Destapando Agua - "Uncovering Water", a film on water scarcity in a Mapuche village
Note: This film is in Spanish.
(Watch in HD)
In the spring of 2015, I spent 5 months conducting ethnographic research in Chile, as part of a study abroad program. I was interested in understanding the formations of cultural identity, networks of social justice, and notions of community development in a country still raw from Pinochet's military dictatorship.
Specifically, I was interested in studying the everyday lived experiences of the impacts of Pinochet's reign. During his dictatorship, Pinochet implemented a series of free market reforms and privatized large segments of the country's natural resources. In this film, I examine the impacts of the Regime's 1981 water privatization policy on a Mapuche community, Chile's largest indigenous group, in the south of the country.
Destapando Agua ("Uncovering Water") seeks to unveil the visceral impacts of water scarcity in a small farming village. It questions the role of the state in the providence of water and sheds light on the larger political conversation on water as public vs. private good.
This film acts as a voice of resistance, speaking back to power.
I lived and interviewed with 4 Mapuche families who intimately shared their frustrations and fears with regards to neoliberalization of their natural resources. I also interviewed with the Director General of the government body in-charge of water management for the Araucanía region where the Mapuche village is situated.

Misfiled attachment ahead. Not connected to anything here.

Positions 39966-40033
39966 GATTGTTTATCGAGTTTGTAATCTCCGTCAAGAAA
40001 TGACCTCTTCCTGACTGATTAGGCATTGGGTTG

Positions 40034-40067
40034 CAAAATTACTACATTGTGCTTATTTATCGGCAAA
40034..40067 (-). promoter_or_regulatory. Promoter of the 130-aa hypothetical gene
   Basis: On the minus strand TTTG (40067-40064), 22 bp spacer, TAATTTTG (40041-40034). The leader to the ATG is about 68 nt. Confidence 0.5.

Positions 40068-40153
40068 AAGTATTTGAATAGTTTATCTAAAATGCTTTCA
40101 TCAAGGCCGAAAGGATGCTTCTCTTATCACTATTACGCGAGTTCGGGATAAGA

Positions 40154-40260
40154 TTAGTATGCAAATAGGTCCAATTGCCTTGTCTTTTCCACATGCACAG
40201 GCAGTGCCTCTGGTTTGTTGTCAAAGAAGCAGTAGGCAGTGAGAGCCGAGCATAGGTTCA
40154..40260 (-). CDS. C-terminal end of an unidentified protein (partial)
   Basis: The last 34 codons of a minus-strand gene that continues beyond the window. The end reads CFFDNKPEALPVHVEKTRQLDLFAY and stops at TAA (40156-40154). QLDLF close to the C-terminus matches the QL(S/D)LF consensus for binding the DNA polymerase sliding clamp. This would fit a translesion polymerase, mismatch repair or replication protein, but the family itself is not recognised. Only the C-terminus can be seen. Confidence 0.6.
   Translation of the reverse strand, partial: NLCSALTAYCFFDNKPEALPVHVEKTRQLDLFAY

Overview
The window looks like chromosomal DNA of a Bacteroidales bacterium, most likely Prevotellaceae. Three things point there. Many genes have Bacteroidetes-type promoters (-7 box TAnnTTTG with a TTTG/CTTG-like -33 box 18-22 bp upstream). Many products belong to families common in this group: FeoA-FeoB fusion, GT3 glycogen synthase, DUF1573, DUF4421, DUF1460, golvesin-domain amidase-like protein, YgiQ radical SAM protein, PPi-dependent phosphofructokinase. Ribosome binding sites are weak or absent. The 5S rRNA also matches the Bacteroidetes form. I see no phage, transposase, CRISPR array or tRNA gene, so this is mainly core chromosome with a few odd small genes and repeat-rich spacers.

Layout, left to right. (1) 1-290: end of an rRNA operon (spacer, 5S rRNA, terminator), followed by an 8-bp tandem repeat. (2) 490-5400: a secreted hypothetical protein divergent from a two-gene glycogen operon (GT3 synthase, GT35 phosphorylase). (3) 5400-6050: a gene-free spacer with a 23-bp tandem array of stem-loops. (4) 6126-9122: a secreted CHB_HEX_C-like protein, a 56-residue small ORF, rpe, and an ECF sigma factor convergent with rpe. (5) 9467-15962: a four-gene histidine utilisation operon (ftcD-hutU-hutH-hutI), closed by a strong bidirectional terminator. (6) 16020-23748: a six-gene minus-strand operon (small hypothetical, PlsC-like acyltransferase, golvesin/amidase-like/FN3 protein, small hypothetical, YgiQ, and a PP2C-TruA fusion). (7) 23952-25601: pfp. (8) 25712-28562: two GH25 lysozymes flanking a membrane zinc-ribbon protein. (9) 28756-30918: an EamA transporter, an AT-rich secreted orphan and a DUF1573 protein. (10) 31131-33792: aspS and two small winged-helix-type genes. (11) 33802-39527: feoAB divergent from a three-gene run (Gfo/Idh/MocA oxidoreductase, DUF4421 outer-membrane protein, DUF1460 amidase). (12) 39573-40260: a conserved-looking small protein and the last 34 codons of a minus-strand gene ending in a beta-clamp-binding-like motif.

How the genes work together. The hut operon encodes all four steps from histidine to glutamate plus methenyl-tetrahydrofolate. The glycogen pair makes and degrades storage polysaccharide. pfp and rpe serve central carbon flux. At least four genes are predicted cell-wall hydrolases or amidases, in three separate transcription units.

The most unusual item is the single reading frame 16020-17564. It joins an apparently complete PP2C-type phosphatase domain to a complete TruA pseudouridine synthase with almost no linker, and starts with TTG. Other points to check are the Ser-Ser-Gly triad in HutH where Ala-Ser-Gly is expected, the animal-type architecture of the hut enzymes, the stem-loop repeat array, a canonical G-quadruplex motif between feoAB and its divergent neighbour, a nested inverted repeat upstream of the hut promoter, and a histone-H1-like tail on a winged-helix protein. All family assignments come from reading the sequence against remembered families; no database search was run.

Key insights from my fieldwork:
- The neo-liberalization of water and its tensions: While the Chilean government views the country's natural resources as products to be capitalized upon, the Mapuche believe that the Earth's natural resources are part of their spirituality and existence. As such, the larger policy changes were in direct opposition with the Mapuches' philosophies of life. They struggled and still struggle with the lack of ownership over their region's natural resources.
- The limitations on construction of wells: The Chilean government places restrictions on the depth of wells constructed. This limits the Mapuche's ability to tap into groundwater. Further, the government requires all wells to be registered however, the Mapuches face difficulties in navigating the long bureaucratic paperwork process.
- Mapuche as non-citizens: The Mapuches' citizenship status remains a contentious topic in Chile. Being indigenous, they are seen as non-Chileans and non-citizens, causing them to fall outside of the government's jurisdiction to care for and protect its citizens. This question of citizenship adds another layer of complexity to their water rights.
- Eucalyptus and pine tree farms as a means of survival: Despite the country's repetitive drought cycles and decreasing groundwater reserves, farms of eucalyptus and pine trees can be seen across the countryside. These trees are a source of income for the Mapuche. However, they are infamous for their high demand of water for growth. While the Mapuche are reliant on the tree farms for economic livelihood, they present a serious threat to further depletion of the groundwater reserves.
To paraphrase one of my interviewees: "We're not angry, we're worried. We don't know what else to do. How will we survive without water? The government needs to do more - what we've seen are only patches; paracetamol, you know? We need real solutions."
Disclaimer: As I did not have access to a professional camera during my time in Chile, I relied on the iPhone 4 I was using at that time. As such, the quality of the film had to be compromised. I wrote, narrated, filmed, and edited the entirety of the film.